The technologist can either move the patient's head or instruct the patient to move her head around the tube head toward the contralateral side (Figure 2.10). After placing the breast on the film tray, the technologist should again ask the patient to let her shoulders relax inferiorly to loosen the skin covering the upper chest wall (Figure 2.13). This assists the technologist in pulling as much of the upper half of the breast as possible onto the image receptor. To help in imaging the medial tissue, the technologist should lift the medial aspect of the opposite breast onto the image receptor (Figure 2.14). Next, the technologist grasps the lateral aspect of the breast and lifts as much of the tissue as possible onto the image receptor. The technologist needs to do this without rotating the patient's torso; otherwise, some medial tissue might rotate off the image receptor. Gently placing her hand behind the patient's back to prevent her from pulling back during compression, the technologist should then begin compressing the breast. If the skin overlying the breast is tight, the glandular tissue of the axillary tail often cannot be pulled onto the image receptor. In such instances, the technologist should not try to pull the upper outer portion of the breast onto the image receptor, because this tissue will swing medially, overlap the more sparse medial and central tissue, and might cover up a small cancer. If the CC view does not image the axillary tail and the axillary tail is overlapped on the oblique view, the technologist should perform an additional 20 to 30 degree oblique view. The technologist can pull back redundant tissue between the glandular tissue of the axillary tail and the axilla (Figure 2.15), because imaging this tissue on the CC view is unnecessary since the oblique view will image this area.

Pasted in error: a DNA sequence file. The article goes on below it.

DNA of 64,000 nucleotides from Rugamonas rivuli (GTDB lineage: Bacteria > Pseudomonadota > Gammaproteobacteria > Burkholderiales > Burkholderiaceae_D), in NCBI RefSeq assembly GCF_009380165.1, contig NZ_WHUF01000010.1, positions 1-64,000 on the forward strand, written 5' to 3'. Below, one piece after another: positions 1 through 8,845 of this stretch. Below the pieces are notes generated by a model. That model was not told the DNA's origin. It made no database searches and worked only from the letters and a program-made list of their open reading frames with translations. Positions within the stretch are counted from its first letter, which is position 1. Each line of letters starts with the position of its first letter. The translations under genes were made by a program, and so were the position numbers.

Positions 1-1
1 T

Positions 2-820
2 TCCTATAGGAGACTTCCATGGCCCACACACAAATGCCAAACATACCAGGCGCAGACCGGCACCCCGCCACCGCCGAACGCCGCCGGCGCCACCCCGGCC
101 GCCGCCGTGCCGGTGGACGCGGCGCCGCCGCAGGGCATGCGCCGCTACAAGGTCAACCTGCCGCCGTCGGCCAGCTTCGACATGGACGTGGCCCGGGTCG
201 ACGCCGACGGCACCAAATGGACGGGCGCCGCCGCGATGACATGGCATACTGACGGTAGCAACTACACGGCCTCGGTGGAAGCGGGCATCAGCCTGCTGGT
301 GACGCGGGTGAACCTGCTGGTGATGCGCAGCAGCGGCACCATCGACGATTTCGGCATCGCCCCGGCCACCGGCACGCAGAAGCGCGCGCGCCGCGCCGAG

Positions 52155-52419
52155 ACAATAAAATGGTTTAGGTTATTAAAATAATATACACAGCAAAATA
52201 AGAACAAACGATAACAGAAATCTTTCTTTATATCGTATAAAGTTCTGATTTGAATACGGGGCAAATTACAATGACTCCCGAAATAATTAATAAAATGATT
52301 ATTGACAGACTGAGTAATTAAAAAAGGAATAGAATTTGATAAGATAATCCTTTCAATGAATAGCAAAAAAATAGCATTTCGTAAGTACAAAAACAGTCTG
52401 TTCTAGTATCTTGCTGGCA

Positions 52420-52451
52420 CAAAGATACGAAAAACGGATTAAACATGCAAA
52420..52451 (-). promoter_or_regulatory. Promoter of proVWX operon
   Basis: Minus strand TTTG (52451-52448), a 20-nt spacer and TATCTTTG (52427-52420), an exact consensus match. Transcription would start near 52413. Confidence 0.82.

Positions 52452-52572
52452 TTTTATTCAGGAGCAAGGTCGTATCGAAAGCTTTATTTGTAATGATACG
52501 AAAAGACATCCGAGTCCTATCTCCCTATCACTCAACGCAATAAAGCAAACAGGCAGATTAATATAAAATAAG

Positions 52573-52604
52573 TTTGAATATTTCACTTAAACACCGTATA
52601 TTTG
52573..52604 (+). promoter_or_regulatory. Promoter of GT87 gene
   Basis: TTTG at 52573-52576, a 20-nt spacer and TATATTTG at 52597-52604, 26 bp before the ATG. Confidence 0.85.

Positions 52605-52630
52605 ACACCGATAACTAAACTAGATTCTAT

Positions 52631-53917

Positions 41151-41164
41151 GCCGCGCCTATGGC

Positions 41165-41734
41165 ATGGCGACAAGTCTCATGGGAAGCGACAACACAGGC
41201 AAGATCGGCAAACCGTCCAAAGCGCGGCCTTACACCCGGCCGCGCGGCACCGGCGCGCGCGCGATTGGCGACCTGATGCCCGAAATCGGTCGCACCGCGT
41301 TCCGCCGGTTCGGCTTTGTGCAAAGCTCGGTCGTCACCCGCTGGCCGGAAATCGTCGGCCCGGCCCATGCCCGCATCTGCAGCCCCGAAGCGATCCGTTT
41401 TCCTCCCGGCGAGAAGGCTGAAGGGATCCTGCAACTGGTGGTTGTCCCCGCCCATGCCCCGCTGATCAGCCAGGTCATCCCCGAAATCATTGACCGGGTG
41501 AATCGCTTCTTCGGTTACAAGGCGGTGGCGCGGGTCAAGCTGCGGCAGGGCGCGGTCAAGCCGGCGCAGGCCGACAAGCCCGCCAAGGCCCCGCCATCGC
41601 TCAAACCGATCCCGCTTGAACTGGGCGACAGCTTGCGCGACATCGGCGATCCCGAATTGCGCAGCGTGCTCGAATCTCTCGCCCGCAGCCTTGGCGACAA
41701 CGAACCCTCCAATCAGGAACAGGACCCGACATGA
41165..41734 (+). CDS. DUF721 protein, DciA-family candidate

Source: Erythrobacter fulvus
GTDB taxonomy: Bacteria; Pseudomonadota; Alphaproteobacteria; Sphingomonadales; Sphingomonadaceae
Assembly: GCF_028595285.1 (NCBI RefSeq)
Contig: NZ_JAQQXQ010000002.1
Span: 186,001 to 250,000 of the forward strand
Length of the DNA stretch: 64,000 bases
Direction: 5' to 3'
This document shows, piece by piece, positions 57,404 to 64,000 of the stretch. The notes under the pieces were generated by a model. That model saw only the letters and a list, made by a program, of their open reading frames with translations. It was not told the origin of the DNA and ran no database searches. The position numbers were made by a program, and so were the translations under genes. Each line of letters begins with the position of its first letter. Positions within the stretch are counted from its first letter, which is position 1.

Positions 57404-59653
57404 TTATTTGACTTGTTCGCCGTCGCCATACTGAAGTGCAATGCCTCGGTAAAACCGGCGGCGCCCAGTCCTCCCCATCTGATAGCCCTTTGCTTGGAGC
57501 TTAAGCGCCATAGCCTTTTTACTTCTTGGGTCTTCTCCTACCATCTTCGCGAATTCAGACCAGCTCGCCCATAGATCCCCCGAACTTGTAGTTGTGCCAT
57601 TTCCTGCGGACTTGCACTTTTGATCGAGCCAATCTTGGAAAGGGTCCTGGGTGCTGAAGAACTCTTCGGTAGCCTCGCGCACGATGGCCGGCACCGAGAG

Bassett and colleagues (Bassett et al., 1993) found they could image the medial aspect of the pectoral muscle in 32 percent of their CC views (Figure 2.16). If the technologist questions whether this imaged tissue is a true mass, she should repeat the craniocudal view with the image receptor slightly angled obliquely in either direction from the CC view. The shape and size of the mass usually change, indicating that the pectoral muscle has produced the mass (Figure 2.17). A true mass does not change in either size or shape.
Because the MLO view images significantly more of the axillary tail and the posterior aspect of the breast (Lundgren, 1977) than the lateral view, it has replaced the lateral view as the complement
Fig. 2.11. This 60 y old woman's correctly performed right CC-view mammogram (A) demonstrated a posterior neodensity (arrow), which subsequently proved to be a carcinoma. This neodensity was not visible on her MLO view mammogram (B) but was perceptible on a lateral-view mammogram (C). When the CC-view mammogram was repeated with the inframammary crease deliberately raised too high (D), the lesion no longer was apparent (E) because the lower-half of the breast could not be stretched onto the image receptor. If the breast had been elevated too high on her original CC-view screening mammogram, both views would have completely missed this peripheral lesion.